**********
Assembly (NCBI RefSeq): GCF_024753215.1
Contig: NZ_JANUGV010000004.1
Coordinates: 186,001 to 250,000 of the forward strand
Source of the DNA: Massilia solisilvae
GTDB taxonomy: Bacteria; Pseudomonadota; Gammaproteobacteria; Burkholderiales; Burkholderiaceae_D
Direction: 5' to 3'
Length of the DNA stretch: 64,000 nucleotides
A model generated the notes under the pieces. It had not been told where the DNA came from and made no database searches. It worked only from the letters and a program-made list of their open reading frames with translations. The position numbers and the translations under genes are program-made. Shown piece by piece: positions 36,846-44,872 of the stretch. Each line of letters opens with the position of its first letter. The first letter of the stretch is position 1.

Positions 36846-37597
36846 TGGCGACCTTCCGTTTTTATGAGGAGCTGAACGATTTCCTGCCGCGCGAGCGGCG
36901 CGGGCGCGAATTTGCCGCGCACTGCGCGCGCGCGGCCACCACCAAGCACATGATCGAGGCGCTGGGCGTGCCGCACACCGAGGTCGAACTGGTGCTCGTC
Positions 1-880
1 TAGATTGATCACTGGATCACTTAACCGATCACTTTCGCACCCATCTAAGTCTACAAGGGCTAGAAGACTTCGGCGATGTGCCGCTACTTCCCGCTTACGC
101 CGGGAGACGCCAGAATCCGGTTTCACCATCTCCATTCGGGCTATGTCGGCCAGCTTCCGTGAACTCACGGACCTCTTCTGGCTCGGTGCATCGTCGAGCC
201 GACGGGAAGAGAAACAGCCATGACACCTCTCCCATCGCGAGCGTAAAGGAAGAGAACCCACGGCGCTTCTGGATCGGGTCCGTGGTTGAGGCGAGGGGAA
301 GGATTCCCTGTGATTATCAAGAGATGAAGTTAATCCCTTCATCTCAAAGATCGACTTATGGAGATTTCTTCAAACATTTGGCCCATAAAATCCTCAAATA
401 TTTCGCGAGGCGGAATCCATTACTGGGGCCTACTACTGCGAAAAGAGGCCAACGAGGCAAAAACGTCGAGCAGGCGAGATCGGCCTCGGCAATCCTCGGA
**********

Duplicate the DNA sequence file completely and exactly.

Assembly (NCBI RefSeq): GCF_024753215.1
Contig: NZ_JANUGV010000004.1
Coordinates: 186,001 to 250,000 of the forward strand
Source of the DNA: Massilia solisilvae
GTDB taxonomy: Bacteria; Pseudomonadota; Gammaproteobacteria; Burkholderiales; Burkholderiaceae_D
Direction: 5' to 3'
Length of the DNA stretch: 64,000 nucleotides
A model generated the notes under the pieces. It had not been told where the DNA came from and made no database searches. It worked only from the letters and a program-made list of their open reading frames with translations. The position numbers and the translations under genes are program-made. Shown piece by piece: positions 36,846-44,872 of the stretch. Each line of letters opens with the position of its first letter. The first letter of the stretch is position 1.

Positions 36846-37597
36846 TGGCGACCTTCCGTTTTTATGAGGAGCTGAACGATTTCCTGCCGCGCGAGCGGCG
36901 CGGGCGCGAATTTGCCGCGCACTGCGCGCGCGCGGCCACCACCAAGCACATGATCGAGGCGCTGGGCGTGCCGCACACCGAGGTCGAACTGGTGCTCGTC
Positions 1-880
1 TAGATTGATCACTGGATCACTTAACCGATCACTTTCGCACCCATCTAAGTCTACAAGGGCTAGAAGACTTCGGCGATGTGCCGCTACTTCCCGCTTACGC
101 CGGGAGACGCCAGAATCCGGTTTCACCATCTCCATTCGGGCTATGTCGGCCAGCTTCCGTGAACTCACGGACCTCTTCTGGCTCGGTGCATCGTCGAGCC
201 GACGGGAAGAGAAACAGCCATGACACCTCTCCCATCGCGAGCGTAAAGGAAGAGAACCCACGGCGCTTCTGGATCGGGTCCGTGGTTGAGGCGAGGGGAA
301 GGATTCCCTGTGATTATCAAGAGATGAAGTTAATCCCTTCATCTCAAAGATCGACTTATGGAGATTTCTTCAAACATTTGGCCCATAAAATCCTCAAATA
401 TTTCGCGAGGCGGAATCCATTACTGGGGCCTACTACTGCGAAAAGAGGCCAACGAGGCAAAAACGTCGAGCAGGCGAGATCGGCCTCGGCAATCCTCGGA